Regardless of the performance enhancing attributes that you’ll find on many of today’s guitars, there is still something magical and alluring about certain guitars from the 50’s and 60’s era – It might be the aesthetic appeal, the feel, the tone, a combination of factors, or indeed something else, that attracts you to any such vintage guitar – So let me introduce you to this Gibson SG Junior with a date of birth that appears to be 1967 – The serial number system around this period is not set in stone, but data does lean towards 1967, which is further supported by the ’67’ date that is just about visible on the original pots – Some buyers will always search long and hard for a ‘museum’ grade vintage guitar, that is 100% kosher and very clean, with a price tag to reflect its status – Others pursue a ‘players’ grade vintage guitar, that still retains vintage character, but to many changes/additions will ensure a significant reduction in the price, yet the feel and tonal character is still present and correct – Although not 100% original this SG has more than enough attributes that will attract player and collector alike
Host of fact and info regarding this 1967 Gibson SG
- As pics indicate, the whole wiring loom and shielding is original – No issues – Hard to read the date on one pot, but clearly visible on the other to indicate ’67’ – Pots still function with only a slight static crackle, which is pretty much acceptable on a 50 year old guitar
- Original P90 pick-up that kicks out a meaty 8.59K
- As pics indicate, the original Maestro Vibrato has long since gone – Slightly annoying as a couple of years ago I had one in my spares box, but sold it – But if required, you can find one and they are easy to fit – Search E-bay, Reverb etc as required – Truth be known, to a vintage purists, the missing vibrato is probably the biggest negative issue that you could throw at this guitar – Compared with other negative issues found on many other SG’s from this era, it is not exactly a big deal – My price has been adjusted accordingly to reflect this – Granted it would complete the picture, if available, yet many players choose to not use them, for various reasons and instead favour the format, as featured here, with the strings anchored to a wrapover bridge/tailpiece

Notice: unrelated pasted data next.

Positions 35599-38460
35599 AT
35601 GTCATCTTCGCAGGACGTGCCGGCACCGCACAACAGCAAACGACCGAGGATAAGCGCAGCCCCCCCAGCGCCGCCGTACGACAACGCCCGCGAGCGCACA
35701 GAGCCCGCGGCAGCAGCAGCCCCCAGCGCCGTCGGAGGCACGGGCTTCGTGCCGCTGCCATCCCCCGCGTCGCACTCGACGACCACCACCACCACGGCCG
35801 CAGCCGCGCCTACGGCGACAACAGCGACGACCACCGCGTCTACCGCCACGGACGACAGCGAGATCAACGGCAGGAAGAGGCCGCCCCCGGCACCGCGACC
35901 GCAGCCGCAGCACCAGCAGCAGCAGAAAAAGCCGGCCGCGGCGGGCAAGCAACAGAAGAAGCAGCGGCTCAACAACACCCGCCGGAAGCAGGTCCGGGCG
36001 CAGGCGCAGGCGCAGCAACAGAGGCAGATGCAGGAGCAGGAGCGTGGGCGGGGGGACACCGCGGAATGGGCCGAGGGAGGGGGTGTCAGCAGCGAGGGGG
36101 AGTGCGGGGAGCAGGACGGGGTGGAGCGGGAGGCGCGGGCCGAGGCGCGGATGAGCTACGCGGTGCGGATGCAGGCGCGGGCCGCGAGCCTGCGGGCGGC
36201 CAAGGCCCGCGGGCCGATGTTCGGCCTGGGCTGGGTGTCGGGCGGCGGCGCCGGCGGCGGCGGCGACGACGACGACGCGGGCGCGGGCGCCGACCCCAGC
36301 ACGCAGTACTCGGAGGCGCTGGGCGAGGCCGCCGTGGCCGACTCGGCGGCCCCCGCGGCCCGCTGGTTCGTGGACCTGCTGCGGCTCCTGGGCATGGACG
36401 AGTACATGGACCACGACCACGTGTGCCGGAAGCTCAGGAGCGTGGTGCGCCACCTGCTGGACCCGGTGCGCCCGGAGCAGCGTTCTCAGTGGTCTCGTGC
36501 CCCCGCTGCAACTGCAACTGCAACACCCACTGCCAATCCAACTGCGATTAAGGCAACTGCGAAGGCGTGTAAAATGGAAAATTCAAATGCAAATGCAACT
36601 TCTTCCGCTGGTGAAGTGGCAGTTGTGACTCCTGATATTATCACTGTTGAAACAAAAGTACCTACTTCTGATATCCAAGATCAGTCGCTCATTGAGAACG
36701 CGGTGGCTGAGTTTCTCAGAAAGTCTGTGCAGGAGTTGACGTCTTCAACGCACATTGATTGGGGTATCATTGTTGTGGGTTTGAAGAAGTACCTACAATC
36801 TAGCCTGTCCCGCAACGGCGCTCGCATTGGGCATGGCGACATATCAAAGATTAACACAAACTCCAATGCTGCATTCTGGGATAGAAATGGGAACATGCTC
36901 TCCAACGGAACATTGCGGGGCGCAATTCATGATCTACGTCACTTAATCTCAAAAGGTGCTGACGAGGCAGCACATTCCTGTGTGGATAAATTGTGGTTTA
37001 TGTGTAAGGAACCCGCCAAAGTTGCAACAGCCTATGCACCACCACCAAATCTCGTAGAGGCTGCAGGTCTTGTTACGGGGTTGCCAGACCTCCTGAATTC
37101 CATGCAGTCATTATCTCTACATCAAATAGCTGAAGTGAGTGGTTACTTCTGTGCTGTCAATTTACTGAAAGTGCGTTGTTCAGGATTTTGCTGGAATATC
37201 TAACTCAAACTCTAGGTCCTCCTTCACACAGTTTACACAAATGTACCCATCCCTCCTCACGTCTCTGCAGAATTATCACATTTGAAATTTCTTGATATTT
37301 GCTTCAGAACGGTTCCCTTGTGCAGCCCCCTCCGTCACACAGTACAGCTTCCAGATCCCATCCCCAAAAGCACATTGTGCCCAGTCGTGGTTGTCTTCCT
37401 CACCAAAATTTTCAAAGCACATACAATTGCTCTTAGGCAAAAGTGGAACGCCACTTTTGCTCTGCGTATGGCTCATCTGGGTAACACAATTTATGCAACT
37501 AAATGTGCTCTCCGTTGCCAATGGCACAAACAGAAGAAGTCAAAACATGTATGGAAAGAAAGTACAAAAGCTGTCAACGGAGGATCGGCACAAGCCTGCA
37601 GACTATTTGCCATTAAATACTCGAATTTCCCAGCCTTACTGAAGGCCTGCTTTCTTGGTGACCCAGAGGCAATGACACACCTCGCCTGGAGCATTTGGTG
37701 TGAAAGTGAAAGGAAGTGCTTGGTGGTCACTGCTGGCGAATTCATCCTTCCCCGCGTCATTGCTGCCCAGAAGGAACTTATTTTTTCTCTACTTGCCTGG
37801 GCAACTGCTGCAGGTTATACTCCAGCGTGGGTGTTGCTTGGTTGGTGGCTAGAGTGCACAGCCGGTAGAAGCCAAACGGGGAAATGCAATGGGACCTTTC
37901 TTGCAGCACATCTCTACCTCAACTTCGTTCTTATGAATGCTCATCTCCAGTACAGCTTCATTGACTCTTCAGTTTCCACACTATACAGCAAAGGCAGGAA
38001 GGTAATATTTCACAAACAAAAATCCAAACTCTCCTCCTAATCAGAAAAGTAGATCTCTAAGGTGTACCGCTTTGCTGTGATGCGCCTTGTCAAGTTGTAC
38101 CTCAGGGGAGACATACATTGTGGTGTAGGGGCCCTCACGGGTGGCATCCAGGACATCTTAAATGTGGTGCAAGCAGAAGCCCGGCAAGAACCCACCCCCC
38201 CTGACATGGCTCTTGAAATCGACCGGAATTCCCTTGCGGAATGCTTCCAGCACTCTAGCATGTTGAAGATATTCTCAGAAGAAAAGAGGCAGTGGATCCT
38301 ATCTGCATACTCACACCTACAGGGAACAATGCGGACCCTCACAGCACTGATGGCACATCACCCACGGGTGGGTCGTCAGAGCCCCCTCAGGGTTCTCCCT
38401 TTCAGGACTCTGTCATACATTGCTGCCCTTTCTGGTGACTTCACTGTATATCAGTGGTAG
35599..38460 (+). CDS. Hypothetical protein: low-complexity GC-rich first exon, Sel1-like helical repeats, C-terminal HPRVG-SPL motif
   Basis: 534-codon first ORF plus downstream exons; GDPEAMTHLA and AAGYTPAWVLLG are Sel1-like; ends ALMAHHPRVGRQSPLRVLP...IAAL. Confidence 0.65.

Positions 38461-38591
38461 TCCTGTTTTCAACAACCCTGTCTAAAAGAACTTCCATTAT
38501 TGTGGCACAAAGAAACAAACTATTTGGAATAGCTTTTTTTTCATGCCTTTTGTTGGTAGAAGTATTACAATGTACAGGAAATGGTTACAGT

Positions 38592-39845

- Still complete with the correct 3 on a plate tuners and a correct wrapover bridge tailpiece
- Original cherry finish to the body – no shortage of patina, or aged mojo, or indeed whatever you wish to call it – Certainly no need to give it the kids glove treatment, so you can buy it, play it and gig it to your hearts content – far more fading and lacquer checking, as against any serious wear, or nasty dings etc